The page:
The Liminality of Sailing
Published on June 16th, 2019
John Thorp has a Ph.D. from the University of Chicago in cultural anthropology, and provides this report for anyone who has an interest in having fun.
I have been studying human behavior as a cultural anthropologist for more than five decades. I have been sailing even longer.
During my teaching career, I developed an introductory anthropology course on myth and ritual. I didn’t just talk about these topics but taught my students to create meaningful myths for navigating their particular life situation (being away from home for the first time) and rituals which allowed them to coalesce as small communities within the larger campus community.
This was where I first realized the power of liminal experiences.
For me racing sailboats was the way to be on the water, in the boat most of the time, with the wind and chop. Sailing has always been about being “in the moment.” In anthropologist speak, every time I’m on the water is a liminal experience. It’s about having fun! Kids (and adults) need to splash more water.
In 1909 Arnold van Gennep published Les rites de passage*. He recognized that human beings share a universal desire to be totally “in the moment,” present to themselves and each other. His central contribution to understanding of human behavior was his explanation of how humans structure ritual behavior to experience this presence, what he calls liminality.
What van Gennep realized was rituals are divided into three stages: separation-from-the- ordinary, liminality, and reaggregation-to-the-ordinary. Liminality is a state of being betwixt and between (like standing in a doorway) the ongoing daily demands of staying alive and staying related to those immediately around us.
To be “in the moment” a person has to separate from ordinary day-to-day affairs, whether they are worries or happiness. Rites of separation are structured to move the person into the central stage of the ritual, the liminal state of the present moment. Among other things, rites of separation usually involve putting on special clothes or decoration. Prepping a sailboat certainly is different from our ordinary lives.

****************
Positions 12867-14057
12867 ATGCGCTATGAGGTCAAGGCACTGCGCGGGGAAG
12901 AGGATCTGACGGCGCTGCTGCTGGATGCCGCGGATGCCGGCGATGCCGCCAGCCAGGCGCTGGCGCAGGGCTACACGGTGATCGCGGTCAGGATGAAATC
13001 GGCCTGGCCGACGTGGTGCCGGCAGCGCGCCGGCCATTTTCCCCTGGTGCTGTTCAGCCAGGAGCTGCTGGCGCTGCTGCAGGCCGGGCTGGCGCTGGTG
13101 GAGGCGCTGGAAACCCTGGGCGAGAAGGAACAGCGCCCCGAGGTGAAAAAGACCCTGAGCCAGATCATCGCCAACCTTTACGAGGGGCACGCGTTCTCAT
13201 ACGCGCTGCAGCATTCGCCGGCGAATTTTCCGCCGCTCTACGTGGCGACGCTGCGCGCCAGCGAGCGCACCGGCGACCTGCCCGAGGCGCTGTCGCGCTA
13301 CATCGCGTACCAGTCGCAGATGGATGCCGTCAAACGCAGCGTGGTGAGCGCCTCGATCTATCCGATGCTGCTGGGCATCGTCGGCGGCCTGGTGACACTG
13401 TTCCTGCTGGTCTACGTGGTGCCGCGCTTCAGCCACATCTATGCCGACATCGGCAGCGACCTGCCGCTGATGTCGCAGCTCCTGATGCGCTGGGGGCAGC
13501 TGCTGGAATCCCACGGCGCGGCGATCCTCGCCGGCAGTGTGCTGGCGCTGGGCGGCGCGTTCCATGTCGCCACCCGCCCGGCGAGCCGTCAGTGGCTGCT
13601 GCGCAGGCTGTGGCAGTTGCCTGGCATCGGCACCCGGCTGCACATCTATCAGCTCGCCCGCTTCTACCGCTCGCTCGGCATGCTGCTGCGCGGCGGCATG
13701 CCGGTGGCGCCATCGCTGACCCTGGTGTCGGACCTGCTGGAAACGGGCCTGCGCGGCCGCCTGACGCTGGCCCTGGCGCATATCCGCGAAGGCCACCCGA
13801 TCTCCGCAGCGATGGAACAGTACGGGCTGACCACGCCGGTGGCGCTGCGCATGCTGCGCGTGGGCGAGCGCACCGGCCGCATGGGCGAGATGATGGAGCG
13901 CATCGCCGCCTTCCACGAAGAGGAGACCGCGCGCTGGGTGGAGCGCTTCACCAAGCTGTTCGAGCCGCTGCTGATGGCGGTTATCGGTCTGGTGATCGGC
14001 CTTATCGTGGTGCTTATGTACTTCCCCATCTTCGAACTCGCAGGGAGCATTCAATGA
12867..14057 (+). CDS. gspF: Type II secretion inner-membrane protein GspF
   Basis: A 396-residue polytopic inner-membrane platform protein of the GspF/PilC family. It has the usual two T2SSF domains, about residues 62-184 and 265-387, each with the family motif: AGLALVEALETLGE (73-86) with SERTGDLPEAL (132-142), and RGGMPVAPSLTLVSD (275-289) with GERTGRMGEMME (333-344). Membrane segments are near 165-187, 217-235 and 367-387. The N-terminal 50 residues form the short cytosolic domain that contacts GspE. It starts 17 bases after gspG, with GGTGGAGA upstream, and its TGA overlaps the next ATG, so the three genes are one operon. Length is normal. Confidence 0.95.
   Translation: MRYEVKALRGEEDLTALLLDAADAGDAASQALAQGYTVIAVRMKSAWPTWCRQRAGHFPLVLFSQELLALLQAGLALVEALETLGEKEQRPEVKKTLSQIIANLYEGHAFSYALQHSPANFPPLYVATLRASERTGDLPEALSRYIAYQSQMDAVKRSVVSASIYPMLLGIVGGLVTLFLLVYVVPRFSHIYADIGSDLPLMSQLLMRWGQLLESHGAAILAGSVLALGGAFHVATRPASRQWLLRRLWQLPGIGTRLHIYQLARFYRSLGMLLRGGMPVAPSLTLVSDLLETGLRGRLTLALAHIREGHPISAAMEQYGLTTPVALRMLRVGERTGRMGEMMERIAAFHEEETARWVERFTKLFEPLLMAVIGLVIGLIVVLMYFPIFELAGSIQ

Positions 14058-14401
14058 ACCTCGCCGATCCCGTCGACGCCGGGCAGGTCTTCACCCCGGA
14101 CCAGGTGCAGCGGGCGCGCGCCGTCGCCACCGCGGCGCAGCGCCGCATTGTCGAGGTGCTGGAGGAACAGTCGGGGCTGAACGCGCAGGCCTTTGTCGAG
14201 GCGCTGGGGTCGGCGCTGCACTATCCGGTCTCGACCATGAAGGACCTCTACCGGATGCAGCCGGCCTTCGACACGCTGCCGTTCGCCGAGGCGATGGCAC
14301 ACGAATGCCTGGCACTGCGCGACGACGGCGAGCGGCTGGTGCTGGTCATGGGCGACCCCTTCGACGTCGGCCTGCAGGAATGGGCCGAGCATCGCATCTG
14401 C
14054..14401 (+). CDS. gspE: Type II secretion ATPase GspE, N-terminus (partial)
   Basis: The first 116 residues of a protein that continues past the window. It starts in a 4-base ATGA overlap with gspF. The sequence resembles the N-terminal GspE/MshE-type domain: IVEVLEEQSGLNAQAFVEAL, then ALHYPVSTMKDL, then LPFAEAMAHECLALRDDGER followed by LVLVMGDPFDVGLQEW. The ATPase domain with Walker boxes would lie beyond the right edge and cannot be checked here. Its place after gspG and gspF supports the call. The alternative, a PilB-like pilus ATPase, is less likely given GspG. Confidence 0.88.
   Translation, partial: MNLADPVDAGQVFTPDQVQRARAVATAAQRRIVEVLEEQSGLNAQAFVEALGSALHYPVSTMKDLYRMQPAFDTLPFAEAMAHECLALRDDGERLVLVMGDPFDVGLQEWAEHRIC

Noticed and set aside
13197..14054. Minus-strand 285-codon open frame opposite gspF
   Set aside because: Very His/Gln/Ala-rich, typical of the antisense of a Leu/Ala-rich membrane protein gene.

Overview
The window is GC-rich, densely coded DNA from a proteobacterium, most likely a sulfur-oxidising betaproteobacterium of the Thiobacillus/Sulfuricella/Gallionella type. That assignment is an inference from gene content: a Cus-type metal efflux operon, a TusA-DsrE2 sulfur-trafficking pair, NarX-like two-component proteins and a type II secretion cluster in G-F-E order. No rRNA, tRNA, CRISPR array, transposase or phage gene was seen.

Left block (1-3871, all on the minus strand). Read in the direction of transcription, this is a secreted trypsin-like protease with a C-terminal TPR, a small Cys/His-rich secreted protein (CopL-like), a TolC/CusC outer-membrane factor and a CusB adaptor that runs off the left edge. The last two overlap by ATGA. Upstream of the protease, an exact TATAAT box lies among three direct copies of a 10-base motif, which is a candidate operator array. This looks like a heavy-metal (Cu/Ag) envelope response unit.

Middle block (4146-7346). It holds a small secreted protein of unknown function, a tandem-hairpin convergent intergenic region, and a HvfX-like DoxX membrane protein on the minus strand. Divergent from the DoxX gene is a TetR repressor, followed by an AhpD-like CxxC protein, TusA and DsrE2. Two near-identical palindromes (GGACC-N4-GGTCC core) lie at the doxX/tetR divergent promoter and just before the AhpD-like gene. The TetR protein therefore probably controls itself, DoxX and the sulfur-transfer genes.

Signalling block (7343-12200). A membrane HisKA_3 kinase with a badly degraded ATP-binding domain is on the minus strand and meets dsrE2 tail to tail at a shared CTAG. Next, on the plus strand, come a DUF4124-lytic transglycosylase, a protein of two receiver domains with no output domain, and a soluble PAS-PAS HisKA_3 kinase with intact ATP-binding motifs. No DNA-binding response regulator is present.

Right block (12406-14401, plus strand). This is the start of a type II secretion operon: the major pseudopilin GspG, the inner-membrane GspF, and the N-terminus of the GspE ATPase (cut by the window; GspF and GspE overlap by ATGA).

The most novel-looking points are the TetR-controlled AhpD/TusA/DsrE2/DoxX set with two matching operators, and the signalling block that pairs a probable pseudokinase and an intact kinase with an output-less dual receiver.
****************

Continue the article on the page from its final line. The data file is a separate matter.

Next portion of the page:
For some, probably for most, ritual was/is the realm of the sacred. From the point of view of the observing anthropologist, what happens in the liminal state has more to do with how the participants relate to each other than to any kind of divinity or the supernatural.
For at least the duration of the liminal stage, if it is effective, the participants can be at one with each other. Crews that work together win races. Kids in a boat have fun with each other.
As the hippies of the 60’s found out in creating their communes, however, you can’t stay in this liminal state. So rituals also have rites of reaggregation by means of which the participants return to the helter-skelter realities of surviving through time with each other, hopefully better at it because of the ritual.
Protocol for Championship Prize Giving outlines an important reaggregation ritual. You can’t just walk away from a week(end) on the water like nothing special happened.
* Van Gennep, Arnold (1960) The Rites of Passage. Chicago: University of Chicago Press
Author: John Thorp started sailing in the pre-Sunfish era on a home built plywood shell with sail. Much later in life he moved on to a JY 15 and now has an Interlake. He’s also raced as crew on Lightnings and Flying Scots. His sailing grounds are Hamlin Lake in Ludington, MI.